Responding to the news, UBS AG Chairman Axel Weber stated that he expects the Swiss leverage ratio - currently 4.2 percent by 2019 - to “gradually increase”. He also believes that “as soon as a number like that is out and a major constituency adopts this, there’s pressure on everyone else to follow”. This could mean European banks having to raise additional capital and/or reduce their total assets to remain compliant.
However, given the flexibility that increased leverage offer regulators in compensating for perceived weaknesses in RWA calculations, the sector may have to wait until the recommendations coming from the FSB’s Fundamental Review of the Trading Book have been digested before obtaining a final view on local leverage requirements.
Scope of the US leverage ratio requirements
The eight largest US bank holding companies must maintain a 5 percent leverage ratio with their insured depository institution subsidiaries having to maintain 6 percent.
The FED also issued a notice for a proposed rule change to align the calculation basis for the ratio with the Basel III leverage ratio framework and disclosure requirements. This will impact all banks, and not just the top eight subject to the supplemental leverage ratio.
1 January 2018 with disclosure under the Basel III template required from 1 January 2015.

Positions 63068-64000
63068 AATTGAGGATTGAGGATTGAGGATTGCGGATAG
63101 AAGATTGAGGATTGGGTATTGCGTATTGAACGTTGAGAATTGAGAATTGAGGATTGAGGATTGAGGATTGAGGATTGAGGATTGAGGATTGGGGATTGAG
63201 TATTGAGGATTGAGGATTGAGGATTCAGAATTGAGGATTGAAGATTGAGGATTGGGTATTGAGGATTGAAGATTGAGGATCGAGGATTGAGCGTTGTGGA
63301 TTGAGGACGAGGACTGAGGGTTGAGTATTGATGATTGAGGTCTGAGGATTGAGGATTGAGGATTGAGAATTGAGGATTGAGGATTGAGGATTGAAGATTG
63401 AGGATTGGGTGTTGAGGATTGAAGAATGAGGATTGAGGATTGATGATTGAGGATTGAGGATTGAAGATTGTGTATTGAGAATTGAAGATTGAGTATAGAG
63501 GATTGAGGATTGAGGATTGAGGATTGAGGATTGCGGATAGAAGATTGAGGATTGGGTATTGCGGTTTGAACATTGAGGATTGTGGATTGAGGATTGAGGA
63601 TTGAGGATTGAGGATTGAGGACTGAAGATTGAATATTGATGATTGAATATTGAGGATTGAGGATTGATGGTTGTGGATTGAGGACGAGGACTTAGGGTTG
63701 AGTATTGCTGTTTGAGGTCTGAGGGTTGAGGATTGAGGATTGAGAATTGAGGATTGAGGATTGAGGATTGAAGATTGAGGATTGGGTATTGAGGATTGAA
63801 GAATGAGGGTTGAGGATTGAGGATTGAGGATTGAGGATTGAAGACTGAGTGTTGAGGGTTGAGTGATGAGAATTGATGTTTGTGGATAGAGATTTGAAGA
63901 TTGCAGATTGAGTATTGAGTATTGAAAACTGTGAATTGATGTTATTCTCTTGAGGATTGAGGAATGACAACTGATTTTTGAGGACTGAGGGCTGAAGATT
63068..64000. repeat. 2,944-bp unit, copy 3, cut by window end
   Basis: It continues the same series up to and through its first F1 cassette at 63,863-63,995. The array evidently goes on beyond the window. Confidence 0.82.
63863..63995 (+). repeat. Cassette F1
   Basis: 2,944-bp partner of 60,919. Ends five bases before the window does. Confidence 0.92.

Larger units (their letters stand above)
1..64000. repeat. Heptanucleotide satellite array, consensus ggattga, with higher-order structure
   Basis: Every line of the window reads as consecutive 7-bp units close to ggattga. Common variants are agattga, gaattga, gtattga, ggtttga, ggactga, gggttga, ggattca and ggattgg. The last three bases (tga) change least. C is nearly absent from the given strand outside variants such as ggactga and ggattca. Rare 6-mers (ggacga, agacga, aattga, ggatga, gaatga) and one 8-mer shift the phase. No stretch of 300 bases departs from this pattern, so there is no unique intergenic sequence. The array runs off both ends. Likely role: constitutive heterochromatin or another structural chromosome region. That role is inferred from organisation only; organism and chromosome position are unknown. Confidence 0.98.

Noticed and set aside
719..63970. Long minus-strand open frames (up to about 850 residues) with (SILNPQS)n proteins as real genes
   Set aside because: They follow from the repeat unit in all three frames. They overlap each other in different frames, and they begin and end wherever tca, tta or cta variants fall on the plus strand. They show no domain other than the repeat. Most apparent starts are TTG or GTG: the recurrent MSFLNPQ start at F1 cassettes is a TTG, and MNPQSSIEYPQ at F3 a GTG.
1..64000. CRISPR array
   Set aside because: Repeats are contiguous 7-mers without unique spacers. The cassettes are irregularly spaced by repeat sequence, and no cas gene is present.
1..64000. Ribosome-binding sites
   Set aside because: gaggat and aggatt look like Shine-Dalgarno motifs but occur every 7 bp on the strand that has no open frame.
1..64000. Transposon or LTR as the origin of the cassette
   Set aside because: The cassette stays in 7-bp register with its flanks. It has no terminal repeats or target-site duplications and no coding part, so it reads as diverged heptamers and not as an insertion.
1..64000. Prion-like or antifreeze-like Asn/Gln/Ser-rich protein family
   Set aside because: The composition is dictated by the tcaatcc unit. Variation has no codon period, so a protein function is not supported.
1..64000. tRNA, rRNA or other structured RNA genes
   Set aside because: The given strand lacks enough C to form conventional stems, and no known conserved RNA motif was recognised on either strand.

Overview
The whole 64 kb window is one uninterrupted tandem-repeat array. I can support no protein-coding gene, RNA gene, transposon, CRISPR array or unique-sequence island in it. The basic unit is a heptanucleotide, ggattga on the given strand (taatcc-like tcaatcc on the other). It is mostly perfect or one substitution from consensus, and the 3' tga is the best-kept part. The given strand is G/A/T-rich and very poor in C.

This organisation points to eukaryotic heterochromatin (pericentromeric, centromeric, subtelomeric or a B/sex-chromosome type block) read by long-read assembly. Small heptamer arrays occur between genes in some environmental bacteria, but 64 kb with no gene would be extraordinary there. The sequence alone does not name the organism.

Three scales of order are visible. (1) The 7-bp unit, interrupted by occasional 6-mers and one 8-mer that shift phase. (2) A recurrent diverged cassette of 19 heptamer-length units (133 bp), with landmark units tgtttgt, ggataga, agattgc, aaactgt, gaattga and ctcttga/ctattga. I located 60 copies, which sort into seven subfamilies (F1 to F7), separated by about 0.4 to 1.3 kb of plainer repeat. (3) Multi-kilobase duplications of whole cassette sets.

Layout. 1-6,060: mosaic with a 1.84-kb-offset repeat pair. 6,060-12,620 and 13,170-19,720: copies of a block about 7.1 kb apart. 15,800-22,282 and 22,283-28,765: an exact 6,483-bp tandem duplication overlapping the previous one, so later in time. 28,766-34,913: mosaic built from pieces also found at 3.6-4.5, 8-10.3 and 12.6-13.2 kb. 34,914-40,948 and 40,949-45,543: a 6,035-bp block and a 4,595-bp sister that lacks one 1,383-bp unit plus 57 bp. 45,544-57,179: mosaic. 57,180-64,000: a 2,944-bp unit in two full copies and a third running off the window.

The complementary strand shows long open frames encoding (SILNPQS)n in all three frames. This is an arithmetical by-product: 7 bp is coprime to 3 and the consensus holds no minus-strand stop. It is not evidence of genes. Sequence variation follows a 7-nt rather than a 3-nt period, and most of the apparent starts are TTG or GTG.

What will this mean in practice?
The Fed staff estimate that the new requirement and revised calculation basis would increase total leverage exposure by 8 percent for the eight bank holding companies, leaving them with a US$68bn aggregate Tier 1 shortfall as at fourth quarter 2013 (compared to $22 billion using the total leverage exposure definition in the 2013 rule).
Note: it would be prudent for other large US bank holding companies subject to the 4 percent leverage ratio requirement to understand the impact of the revised calculation basis on their total leverage exposure and their Tier 1 capital requirements.
If the top eight banks are to avoid future restrictions on their capital distributions and discretionary bonus payments they will need to hold additional high-quality capital as a percentage of their total on and off-balance sheet exposures. While this may encourage some banks to consider larger management buffers above regulatory capital requirements, such decisions often come at the expense of return on equity.
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